On Tuesday, New York City Council passed a Responsible Banking Act, a measure that, like the federal Community Reinvestment Act (CRA), encourages banks to participate in more socially responsible activities. Mayor Bloomberg has already expressed his firm opposition.
In New York City, 31 banks are approved to hold city deposits – amounts totaling into the billions of dollars. Not surprisingly, J.P. Morgan Chase and Bank of America hold the most city capital, but CitiBank, Wells Fargo, Deutsche Bank, HSBC and Capital One are also approved depositories. According to the new measure passed by the Council in a landslide 44-4 vote, all lenders seeking approval by New York City will be overseen by a new advisory council, which will publish an annual report on their practices. Banks will be required to disclose how they meet the credit needs of New York City neighborhoods. They will provide information on, among other things, their activity in lending to affordable housing projects and how they handle foreclosures.
Mayor Bloomberg has vowed to veto – and potentially even sue – the City Council over this measure, but we think it is a great move. Our allies at Association for Neighborhood and Housing Development were instrumental in fighting for the passage of this bill and many housing advocates city wide are thrilled at its potential. By encouraging banks to act in the community’s interest when it comes to issues of affordable housing and foreclosure, this bill will help both tenants and community development groups in preserving and creating affordable housing. Rather than a punitive regulation (though we don’t happen to think regulation is a bad thing) this bill will encourage lending institutions and community groups to work together to achieve stronger neighborhoods and healthier communities, using city deposits as an incentive.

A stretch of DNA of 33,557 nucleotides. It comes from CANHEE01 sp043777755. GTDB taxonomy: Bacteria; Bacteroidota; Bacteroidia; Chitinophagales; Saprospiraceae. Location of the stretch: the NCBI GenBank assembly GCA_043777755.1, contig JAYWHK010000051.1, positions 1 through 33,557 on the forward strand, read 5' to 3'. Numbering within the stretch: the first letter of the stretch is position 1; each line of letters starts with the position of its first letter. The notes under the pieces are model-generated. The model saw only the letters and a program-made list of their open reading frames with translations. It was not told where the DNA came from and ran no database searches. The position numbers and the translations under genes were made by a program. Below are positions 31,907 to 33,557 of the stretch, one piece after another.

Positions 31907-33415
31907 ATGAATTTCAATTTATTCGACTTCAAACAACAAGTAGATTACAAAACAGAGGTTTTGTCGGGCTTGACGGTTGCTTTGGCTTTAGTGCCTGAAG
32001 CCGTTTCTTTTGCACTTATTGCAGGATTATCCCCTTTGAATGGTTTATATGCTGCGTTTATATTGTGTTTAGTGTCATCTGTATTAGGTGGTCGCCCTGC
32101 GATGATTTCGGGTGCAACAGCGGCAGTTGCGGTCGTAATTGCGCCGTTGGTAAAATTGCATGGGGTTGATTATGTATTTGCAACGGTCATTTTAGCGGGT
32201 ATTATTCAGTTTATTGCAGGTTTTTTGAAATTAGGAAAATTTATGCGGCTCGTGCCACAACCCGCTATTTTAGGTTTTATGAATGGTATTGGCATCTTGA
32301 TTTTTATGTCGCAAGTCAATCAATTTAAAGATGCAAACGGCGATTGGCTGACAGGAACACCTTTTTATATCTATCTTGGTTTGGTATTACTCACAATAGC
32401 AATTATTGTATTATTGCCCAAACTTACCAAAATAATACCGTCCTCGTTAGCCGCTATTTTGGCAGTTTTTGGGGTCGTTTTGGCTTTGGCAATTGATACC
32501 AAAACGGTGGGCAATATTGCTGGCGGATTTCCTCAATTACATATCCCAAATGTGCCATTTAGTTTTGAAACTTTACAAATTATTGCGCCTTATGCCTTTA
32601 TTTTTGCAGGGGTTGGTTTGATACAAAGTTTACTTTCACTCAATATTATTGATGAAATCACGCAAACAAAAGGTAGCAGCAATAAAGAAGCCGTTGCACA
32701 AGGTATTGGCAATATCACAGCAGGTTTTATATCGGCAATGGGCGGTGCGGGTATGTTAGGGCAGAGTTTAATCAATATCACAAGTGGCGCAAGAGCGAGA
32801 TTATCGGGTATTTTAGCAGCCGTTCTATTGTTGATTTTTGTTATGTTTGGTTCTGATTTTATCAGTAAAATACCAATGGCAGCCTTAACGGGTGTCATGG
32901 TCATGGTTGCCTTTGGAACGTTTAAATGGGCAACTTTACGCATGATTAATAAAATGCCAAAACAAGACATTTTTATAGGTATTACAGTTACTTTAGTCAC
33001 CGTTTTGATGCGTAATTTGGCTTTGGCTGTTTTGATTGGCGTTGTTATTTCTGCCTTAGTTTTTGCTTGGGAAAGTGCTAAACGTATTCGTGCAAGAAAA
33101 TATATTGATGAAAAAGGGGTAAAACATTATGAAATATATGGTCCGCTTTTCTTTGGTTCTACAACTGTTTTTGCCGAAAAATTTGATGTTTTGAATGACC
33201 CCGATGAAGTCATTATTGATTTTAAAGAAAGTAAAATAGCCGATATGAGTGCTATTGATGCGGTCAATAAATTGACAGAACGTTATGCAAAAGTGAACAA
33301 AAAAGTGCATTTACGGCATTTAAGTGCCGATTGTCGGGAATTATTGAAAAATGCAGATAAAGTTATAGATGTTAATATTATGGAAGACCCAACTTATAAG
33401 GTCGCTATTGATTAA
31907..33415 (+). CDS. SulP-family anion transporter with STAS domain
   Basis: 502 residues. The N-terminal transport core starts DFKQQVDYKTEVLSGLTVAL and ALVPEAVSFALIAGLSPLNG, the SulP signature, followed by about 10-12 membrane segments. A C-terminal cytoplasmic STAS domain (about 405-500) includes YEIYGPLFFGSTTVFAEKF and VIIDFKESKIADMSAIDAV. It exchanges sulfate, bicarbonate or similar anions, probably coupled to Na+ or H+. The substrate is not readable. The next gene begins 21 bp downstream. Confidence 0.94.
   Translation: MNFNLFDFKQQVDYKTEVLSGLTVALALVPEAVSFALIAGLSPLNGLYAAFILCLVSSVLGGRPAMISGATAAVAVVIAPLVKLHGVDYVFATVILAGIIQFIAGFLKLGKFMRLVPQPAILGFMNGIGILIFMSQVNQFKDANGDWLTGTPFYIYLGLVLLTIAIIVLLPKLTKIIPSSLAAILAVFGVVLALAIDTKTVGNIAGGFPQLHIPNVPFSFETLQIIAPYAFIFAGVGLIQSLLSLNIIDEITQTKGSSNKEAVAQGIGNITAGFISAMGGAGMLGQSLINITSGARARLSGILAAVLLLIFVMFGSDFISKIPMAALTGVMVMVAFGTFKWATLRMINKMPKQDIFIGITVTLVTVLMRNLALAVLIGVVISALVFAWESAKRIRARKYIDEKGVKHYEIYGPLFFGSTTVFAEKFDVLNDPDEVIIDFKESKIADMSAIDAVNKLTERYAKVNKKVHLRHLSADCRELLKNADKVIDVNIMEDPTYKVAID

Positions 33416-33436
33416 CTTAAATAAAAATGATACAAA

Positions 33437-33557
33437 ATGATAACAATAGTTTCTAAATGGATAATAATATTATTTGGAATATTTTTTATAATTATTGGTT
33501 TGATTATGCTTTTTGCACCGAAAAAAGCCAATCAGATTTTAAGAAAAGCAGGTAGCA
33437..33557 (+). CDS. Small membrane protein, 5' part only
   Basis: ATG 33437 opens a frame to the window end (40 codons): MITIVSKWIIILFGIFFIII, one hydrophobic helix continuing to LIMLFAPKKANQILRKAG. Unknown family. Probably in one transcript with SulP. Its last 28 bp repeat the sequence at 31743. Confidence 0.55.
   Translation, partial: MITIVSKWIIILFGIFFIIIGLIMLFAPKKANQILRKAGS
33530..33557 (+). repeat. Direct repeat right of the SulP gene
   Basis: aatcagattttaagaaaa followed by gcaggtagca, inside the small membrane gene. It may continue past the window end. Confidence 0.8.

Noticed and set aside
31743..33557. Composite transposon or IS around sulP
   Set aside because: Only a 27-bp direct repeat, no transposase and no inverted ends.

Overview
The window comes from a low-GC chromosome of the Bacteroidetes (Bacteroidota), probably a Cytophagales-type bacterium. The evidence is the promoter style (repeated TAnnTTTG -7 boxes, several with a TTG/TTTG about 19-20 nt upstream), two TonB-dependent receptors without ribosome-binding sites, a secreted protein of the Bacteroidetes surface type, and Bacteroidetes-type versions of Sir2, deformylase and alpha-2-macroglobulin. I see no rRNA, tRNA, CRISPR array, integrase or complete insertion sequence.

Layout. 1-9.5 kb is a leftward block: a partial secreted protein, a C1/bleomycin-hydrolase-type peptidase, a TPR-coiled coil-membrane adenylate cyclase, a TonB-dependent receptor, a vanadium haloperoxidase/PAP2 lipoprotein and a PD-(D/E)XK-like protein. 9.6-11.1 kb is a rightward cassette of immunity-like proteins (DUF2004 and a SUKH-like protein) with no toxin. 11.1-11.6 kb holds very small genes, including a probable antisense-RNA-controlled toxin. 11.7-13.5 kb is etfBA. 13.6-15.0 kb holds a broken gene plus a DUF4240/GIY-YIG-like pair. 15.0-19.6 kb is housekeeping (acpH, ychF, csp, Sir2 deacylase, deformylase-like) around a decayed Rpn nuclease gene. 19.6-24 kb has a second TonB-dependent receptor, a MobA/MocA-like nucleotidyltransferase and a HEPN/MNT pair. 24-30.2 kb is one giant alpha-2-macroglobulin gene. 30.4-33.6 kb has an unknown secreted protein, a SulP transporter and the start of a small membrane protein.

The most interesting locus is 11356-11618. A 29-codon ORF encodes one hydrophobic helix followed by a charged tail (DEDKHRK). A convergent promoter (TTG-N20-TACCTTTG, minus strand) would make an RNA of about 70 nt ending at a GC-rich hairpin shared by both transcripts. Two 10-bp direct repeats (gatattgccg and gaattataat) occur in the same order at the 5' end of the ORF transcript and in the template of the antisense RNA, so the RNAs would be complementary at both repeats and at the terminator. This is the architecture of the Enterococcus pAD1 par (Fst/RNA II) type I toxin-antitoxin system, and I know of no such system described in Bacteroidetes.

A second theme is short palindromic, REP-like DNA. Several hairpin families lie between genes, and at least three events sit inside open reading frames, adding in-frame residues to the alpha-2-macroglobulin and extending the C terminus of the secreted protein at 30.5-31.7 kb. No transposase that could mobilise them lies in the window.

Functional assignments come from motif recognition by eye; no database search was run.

Executive Director of ANHD Benjamin Dulchin told Crain’s New York Business, “We think of this as a local-level CRA.” It has been our experience so far that the CRA review process is an excellent forum for concerned advocates and tenants to air their grievances about bank practices, and that a lowered CRA rating can be very effective in getting banks to the negotiating table. However, the federal program only reviews banks every four years. We hope that the implantation of a local, annual review will encourage better bank behavior through increased transparency and oversight.
Philadelphia and Cleveland already have responsible banking ordinances, and dozens of cities across the county including Seattle and Pittsburgh are considering it. Los Angeles’s City Council passed a similar bill in a 13-0 vote on the same day as City Council did here in New York. We don’t mean to sound New York centric, but we’re especially thrilled that this national movement towards local bank regulation is gaining traction in the city of Wall Street. Most recognize New York as the world’s financial capital; we see it as the capital of the world’s most tenacious and resilient tenants. It’s exciting to see our elected officials gently reminding their powerful neighbors – J.P. Morgan Chase, CitiBank, HSBC, and Deutsche Bank all have U.S. headquarters a stone’s throw from City Hall – that if they want to do business in New York, they’re expected to give New Yorkers something in return.